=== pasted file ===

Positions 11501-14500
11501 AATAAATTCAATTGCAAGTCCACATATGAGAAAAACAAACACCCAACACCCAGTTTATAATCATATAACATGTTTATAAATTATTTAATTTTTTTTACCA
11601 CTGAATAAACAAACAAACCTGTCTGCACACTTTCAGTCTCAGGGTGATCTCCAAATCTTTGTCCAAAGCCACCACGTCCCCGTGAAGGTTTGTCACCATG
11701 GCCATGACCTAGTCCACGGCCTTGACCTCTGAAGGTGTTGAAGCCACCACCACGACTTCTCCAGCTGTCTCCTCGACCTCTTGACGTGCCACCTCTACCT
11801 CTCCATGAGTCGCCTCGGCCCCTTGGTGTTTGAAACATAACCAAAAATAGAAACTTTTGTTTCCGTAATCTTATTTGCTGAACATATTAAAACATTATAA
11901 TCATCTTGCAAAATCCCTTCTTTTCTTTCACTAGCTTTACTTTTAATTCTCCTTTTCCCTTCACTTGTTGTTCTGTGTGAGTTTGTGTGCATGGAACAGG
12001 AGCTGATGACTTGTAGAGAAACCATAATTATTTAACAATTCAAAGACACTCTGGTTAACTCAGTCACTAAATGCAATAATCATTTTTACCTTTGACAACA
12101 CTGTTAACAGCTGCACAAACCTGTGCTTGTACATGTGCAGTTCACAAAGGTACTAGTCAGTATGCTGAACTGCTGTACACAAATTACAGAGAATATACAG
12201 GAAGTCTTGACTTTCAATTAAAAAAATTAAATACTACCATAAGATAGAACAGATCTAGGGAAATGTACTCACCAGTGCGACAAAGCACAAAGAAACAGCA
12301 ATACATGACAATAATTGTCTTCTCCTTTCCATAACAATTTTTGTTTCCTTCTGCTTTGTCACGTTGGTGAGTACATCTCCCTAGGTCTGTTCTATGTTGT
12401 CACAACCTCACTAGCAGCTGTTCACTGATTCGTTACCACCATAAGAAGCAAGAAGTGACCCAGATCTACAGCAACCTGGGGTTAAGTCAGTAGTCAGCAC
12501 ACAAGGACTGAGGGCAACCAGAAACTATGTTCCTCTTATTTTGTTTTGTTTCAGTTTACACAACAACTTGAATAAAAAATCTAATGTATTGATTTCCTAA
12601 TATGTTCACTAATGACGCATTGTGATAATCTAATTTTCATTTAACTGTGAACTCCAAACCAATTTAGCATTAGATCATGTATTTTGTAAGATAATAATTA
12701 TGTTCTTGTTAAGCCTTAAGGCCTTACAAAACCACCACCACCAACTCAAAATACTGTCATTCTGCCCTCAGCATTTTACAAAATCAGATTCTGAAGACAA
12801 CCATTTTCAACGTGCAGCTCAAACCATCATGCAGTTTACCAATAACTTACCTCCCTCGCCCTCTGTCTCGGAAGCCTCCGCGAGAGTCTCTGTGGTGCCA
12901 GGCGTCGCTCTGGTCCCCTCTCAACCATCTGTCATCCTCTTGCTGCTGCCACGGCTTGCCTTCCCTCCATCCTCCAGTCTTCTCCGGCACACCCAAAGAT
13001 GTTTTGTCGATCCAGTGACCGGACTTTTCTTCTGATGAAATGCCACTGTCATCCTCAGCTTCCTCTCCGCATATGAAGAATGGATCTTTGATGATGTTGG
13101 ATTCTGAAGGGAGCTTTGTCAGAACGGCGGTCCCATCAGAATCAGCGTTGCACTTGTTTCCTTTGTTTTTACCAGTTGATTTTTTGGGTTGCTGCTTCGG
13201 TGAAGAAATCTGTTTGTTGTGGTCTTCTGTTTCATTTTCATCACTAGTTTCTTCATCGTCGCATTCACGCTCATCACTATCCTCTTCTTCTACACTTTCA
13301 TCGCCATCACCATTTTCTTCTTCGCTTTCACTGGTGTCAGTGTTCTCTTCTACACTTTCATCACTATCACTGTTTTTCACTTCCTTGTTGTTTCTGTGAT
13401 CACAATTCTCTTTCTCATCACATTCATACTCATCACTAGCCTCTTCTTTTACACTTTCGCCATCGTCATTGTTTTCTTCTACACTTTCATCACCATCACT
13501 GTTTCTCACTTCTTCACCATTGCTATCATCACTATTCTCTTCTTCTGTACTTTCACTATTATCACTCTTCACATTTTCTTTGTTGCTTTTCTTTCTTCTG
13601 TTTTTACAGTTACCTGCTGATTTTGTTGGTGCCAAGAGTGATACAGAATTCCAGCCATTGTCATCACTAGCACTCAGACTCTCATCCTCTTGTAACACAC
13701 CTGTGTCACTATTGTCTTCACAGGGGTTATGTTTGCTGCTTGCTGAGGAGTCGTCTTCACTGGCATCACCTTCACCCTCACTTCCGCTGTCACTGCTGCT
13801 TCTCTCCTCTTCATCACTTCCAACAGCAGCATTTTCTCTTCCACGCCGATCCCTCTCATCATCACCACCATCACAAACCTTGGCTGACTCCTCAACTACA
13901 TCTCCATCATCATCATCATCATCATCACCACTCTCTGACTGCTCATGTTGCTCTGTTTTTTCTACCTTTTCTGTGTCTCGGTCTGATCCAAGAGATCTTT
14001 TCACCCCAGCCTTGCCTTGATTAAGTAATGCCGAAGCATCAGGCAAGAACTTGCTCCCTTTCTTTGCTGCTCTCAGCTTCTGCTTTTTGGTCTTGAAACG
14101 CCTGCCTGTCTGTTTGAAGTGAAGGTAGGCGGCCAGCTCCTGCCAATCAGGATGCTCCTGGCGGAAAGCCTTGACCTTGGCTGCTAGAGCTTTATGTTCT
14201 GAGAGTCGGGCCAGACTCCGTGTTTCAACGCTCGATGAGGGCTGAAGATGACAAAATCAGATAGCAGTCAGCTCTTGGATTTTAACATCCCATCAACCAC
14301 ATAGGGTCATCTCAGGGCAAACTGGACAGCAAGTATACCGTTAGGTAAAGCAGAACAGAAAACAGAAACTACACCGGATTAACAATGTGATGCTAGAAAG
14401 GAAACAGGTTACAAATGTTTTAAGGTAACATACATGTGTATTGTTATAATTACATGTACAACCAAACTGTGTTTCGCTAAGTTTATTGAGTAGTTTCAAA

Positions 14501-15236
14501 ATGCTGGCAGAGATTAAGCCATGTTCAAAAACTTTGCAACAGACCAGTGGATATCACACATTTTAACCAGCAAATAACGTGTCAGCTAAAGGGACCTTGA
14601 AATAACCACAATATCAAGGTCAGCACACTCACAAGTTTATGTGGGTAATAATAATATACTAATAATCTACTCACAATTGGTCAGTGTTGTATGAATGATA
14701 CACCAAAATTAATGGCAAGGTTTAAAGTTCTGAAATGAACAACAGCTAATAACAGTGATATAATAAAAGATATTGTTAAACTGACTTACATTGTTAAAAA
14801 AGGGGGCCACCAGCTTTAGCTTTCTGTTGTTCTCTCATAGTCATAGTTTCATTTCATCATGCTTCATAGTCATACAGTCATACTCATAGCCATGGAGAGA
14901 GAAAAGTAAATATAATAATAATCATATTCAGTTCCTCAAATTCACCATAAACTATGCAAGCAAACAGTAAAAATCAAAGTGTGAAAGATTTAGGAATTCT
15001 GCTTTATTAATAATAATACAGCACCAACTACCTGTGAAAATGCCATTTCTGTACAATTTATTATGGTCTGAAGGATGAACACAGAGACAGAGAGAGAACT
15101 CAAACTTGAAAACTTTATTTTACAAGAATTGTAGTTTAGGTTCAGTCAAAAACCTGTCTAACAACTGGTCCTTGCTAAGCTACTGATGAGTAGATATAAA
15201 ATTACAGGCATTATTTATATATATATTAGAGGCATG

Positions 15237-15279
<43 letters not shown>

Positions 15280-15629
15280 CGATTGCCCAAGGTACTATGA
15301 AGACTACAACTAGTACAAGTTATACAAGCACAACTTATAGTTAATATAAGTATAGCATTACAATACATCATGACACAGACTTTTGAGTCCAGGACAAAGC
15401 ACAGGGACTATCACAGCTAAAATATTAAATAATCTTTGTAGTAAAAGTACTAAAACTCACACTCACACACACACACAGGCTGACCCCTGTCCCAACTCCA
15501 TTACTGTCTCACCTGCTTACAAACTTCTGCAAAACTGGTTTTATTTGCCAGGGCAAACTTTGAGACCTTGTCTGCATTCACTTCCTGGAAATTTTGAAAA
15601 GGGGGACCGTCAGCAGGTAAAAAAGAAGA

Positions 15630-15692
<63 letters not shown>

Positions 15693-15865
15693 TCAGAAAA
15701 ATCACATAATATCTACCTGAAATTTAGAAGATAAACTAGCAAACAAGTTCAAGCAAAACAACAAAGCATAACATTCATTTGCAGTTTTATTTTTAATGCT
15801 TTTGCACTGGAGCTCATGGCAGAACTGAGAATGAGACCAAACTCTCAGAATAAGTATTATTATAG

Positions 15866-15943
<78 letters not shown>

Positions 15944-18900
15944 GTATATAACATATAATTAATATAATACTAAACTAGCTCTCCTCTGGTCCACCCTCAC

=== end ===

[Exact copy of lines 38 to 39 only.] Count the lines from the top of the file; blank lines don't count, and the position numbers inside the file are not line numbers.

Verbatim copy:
15001 GCTTTATTAATAATAATACAGCACCAACTACCTGTGAAAATGCCATTTCTGTACAATTTATTATGGTCTGAAGGATGAACACAGAGACAGAGAGAGAACT
15101 CAAACTTGAAAACTTTATTTTACAAGAATTGTAGTTTAGGTTCAGTCAAAAACCTGTCTAACAACTGGTCCTTGCTAAGCTACTGATGAGTAGATATAAA